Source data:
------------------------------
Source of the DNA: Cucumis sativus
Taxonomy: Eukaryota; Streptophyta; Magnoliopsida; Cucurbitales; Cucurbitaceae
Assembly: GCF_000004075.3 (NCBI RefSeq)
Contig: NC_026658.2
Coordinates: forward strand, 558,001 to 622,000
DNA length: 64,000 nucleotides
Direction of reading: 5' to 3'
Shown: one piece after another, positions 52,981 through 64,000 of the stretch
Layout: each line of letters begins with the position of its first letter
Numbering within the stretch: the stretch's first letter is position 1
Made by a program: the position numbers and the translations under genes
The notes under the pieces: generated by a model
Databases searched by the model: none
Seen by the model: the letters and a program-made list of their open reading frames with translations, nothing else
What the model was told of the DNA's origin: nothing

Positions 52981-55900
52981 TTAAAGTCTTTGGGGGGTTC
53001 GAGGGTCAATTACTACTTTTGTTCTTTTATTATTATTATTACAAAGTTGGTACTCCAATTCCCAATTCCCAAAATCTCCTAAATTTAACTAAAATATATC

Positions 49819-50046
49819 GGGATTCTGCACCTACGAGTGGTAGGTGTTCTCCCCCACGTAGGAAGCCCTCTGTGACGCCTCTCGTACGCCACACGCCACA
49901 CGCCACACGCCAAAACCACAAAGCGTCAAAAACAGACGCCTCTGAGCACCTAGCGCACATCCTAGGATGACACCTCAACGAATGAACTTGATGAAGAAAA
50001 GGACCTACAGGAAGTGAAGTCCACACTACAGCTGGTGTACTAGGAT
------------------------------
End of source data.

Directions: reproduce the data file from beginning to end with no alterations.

Source of the DNA: Cucumis sativus
Taxonomy: Eukaryota; Streptophyta; Magnoliopsida; Cucurbitales; Cucurbitaceae
Assembly: GCF_000004075.3 (NCBI RefSeq)
Contig: NC_026658.2
Coordinates: forward strand, 558,001 to 622,000
DNA length: 64,000 nucleotides
Direction of reading: 5' to 3'
Shown: one piece after another, positions 52,981 through 64,000 of the stretch
Layout: each line of letters begins with the position of its first letter
Numbering within the stretch: the stretch's first letter is position 1
Made by a program: the position numbers and the translations under genes
The notes under the pieces: generated by a model
Databases searched by the model: none
Seen by the model: the letters and a program-made list of their open reading frames with translations, nothing else
What the model was told of the DNA's origin: nothing

Positions 52981-55900
52981 TTAAAGTCTTTGGGGGGTTC
53001 GAGGGTCAATTACTACTTTTGTTCTTTTATTATTATTATTACAAAGTTGGTACTCCAATTCCCAATTCCCAAAATCTCCTAAATTTAACTAAAATATATC

Positions 49819-50046
49819 GGGATTCTGCACCTACGAGTGGTAGGTGTTCTCCCCCACGTAGGAAGCCCTCTGTGACGCCTCTCGTACGCCACACGCCACA
49901 CGCCACACGCCAAAACCACAAAGCGTCAAAAACAGACGCCTCTGAGCACCTAGCGCACATCCTAGGATGACACCTCAACGAATGAACTTGATGAAGAAAA
50001 GGACCTACAGGAAGTGAAGTCCACACTACAGCTGGTGTACTAGGAT